The Magical Negro is like the happy slave, glad to sacrifice himself, his happiness, his time, something of value to him, in order to help the white character. And at end of the story, many audiences often end up quietly wondering, “Well, why’d she do that?” That is, if they remember the character at all.
A Magical Negro is not just a racial stereotype, he or she is also a specific plot device; this character is dropped into the story to help the protagonist along, and the story is often successful because of this device. The use of the Magical Negro evokes the Ursula Le Guin story “The Ones Who Walk Away from Omelas.”
Le Guin weaves a tale whose center is a utopian society called Omelas where everyone is content. There are no crimes, no enemies, no wars; all is good. Then, well into the story, a child is introduced. This child was forced to dwell in a basement under one of the beautiful public buildings of Omelas where he or she (it is not disclosed if the child is a boy or a girl) is tortured.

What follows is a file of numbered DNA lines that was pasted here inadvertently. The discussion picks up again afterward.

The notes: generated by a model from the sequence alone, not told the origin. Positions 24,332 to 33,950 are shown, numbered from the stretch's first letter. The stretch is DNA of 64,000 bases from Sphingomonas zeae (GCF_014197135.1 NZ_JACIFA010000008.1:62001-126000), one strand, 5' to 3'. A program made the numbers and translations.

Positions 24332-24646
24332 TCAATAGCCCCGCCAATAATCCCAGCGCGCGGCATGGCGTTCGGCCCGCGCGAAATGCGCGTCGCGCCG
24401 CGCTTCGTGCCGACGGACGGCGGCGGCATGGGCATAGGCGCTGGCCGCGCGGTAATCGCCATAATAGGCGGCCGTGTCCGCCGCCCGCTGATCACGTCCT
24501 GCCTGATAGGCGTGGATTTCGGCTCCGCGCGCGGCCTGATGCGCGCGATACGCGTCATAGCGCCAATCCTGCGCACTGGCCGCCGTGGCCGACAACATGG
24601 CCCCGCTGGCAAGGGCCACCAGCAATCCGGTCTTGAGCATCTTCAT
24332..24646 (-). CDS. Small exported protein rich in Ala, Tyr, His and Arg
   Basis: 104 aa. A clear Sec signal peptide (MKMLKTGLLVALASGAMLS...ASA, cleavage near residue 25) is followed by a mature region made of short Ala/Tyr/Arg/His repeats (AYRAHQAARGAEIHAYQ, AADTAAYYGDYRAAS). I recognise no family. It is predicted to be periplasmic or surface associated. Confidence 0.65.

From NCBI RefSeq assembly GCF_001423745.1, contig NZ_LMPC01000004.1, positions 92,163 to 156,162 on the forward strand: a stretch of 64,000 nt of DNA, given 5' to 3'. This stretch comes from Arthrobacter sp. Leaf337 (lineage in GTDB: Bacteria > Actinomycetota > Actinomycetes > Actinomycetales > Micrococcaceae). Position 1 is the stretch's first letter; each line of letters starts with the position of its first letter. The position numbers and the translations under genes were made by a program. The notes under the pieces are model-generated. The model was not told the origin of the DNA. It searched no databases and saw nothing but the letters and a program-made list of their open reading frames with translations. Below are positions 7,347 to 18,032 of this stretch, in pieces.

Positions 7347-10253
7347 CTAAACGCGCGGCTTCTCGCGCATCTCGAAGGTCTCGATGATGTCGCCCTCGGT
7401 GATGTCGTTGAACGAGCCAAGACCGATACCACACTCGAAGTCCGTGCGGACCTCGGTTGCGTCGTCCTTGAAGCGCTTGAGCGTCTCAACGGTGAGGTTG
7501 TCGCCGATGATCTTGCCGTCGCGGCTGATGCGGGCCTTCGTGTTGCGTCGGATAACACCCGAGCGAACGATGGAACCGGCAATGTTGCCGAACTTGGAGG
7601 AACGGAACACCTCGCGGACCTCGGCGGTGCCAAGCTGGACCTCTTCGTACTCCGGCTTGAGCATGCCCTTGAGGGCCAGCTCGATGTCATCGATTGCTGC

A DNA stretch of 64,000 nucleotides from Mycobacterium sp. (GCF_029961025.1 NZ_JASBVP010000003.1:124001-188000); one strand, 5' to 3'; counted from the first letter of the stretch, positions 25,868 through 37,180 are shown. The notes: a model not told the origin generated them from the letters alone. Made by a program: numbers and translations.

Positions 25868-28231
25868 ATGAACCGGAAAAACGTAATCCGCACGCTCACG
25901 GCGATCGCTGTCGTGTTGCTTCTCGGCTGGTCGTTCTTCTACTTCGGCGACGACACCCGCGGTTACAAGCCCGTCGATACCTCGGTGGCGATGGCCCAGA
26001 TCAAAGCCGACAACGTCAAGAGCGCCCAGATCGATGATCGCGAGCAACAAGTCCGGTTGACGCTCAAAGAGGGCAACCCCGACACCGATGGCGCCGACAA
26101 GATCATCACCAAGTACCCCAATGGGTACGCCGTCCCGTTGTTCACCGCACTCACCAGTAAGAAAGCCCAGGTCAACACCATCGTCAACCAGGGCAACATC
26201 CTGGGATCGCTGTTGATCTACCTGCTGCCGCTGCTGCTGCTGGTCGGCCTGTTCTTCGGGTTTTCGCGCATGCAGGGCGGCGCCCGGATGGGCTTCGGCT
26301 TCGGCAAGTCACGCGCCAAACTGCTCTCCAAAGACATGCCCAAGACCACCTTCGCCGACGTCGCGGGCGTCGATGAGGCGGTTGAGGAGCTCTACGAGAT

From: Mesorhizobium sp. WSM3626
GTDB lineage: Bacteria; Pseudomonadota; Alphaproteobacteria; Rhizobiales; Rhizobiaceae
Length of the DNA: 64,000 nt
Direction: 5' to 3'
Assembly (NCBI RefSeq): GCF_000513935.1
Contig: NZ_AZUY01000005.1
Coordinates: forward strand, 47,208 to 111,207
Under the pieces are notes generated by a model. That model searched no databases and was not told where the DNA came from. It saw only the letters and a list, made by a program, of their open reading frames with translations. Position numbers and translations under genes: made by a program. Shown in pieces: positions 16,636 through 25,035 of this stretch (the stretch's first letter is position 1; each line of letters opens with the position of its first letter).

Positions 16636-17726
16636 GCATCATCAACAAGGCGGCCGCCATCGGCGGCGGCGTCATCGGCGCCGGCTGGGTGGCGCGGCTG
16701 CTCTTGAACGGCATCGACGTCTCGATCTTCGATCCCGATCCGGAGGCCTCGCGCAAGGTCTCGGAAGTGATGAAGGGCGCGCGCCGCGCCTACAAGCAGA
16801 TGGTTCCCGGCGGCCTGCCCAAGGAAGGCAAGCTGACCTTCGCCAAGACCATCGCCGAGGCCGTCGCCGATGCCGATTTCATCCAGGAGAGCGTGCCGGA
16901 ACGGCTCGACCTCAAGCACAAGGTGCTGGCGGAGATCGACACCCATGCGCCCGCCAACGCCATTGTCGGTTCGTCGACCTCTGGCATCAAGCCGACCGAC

It is the existence of the child, and their knowledge of its existence, that makes possible the nobility of their architecture, the poignancy of their music, the profundity of their science.
In the case of the Magical Negro, like the child in Le Guin’s story, it is he or she who must make the sacrifice so that everything in the story can be possible.
Stephen King has written the most well-known Magical Negroes of literature (and maybe film). All of King’s most popular Magical Negroes have played a pivotal role in the success of the stories they are a part of. Still, when one looks at his greatest novels, there are so many Magical Negroes that as a thinking educated black woman, I’m forced to ask, “What’s going on here?”
Let me preface by saying that Stephen King is one of my favorite authors. Though I don’t like all of his work, when he’s on, he’s really on. I can even say that he is one of my top three favorites (the other two being Salman Rushdie and Octavia Butler). However, one shouldn’t ignore the obvious. Even in my favorite King novel (cowritten with the legendary Peter Straub), The Talisman, one of the main characters is a Magical Negro.